|| Checking for direct PDF access through Ovid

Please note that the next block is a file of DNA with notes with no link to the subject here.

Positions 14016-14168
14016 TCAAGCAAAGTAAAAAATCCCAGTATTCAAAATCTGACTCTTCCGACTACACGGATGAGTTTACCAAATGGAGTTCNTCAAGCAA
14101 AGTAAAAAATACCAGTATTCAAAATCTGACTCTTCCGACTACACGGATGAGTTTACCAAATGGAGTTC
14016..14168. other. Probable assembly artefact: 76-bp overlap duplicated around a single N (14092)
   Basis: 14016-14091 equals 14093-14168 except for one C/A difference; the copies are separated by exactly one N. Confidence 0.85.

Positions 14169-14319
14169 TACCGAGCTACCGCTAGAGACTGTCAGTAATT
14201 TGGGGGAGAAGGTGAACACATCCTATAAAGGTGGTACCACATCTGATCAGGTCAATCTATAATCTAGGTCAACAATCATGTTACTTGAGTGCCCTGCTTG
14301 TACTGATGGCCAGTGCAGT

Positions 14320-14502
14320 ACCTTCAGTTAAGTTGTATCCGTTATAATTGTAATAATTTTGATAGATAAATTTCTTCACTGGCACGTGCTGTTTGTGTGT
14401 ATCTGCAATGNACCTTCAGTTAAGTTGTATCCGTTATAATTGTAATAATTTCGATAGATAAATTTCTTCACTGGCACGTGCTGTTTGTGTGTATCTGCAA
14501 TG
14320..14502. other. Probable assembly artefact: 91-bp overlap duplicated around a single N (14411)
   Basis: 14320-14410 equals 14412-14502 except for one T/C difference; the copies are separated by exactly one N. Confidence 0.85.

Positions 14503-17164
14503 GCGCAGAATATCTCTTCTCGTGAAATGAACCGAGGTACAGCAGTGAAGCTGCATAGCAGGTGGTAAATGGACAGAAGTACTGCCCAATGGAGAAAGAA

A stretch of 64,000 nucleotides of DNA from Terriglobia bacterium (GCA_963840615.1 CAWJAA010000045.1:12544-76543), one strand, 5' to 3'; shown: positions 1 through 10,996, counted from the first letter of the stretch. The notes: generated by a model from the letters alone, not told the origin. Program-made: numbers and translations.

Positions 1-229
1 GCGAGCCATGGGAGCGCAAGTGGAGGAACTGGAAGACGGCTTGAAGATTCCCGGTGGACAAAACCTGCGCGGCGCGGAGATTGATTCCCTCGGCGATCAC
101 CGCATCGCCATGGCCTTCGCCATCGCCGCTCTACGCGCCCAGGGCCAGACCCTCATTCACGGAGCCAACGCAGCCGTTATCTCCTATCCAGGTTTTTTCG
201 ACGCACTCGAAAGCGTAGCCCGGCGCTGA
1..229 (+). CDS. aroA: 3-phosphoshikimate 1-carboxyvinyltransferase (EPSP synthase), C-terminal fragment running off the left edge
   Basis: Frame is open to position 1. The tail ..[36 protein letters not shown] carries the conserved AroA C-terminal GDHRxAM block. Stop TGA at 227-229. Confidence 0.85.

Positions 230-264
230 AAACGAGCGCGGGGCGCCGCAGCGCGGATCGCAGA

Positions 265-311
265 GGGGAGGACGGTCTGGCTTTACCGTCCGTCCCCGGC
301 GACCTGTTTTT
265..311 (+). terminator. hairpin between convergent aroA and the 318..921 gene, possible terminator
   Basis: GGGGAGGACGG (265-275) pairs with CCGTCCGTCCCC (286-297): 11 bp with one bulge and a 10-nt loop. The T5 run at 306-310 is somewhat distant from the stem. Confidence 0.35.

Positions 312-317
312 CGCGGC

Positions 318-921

Neuroinflammation appears as a prominent feature of the mesiotemporal lobe epilepsy syndrome (MTLE) that is observed in human patients and animal models. However, the precise temporal relationship of its development during epileptogenesis remains to be determined. The aim of the present study was to investigate (1) the time course and spatial distribution of neuronal death associated with seizure development, (2) the time course of microglia and astrocyte activation, and (3) the kinetics of induction of mRNAs from neuroinflammatory-related proteins during the emergence of recurrent seizures.Experimental MTLE was induced by the unilateral intrahippocampal injection of kainate in C57BL/6 adult mice. Microglial and astrocytic changes in both ipsilateral and contralateral hippocampi were examined by respectively analyzing griffonia simplicifolia (GSA) lectin staining and glial fibrillary acidic protein (GFAP) immunoreactivity. Changes in mRNA levels of selected genes of cytokine and cytokine regulatory proteins (interleukin-1β, IL-1β; interleukin-1 receptor antagonist, IL-1Ra; suppressor of cytokine signaling 3, SOCS3) and enzymes of the eicosanoid pathway (group IVA cytosolic phospholipase A2, cPLA2-α; cycloxygenase-2, COX-2) were studied by reverse transcription-quantitative real time polymerase chain reaction.Our data show an immediate cell death occurring in the kainate-injected hippocampus during the initial status epilepticus (SE). A rapid increase of activated lectin-positive cells and GFAP-immunoreactivity was subsequently detected in the ipsilateral hippocampus. In the same structure, Il-1β, IL-1Ra, and COX-2 mRNA were specifically increased during SE and epileptogenesis with a different time course. Conversely, the expression of SOCS3 mRNA, a surrogate marker of interleukin signaling, was mainly increased in the contralateral hippocampus after SE.Our data show that specific neuroinflammatory pathways are activated in a time- and structure-dependent manner with putative distinct roles in epileptogenesis.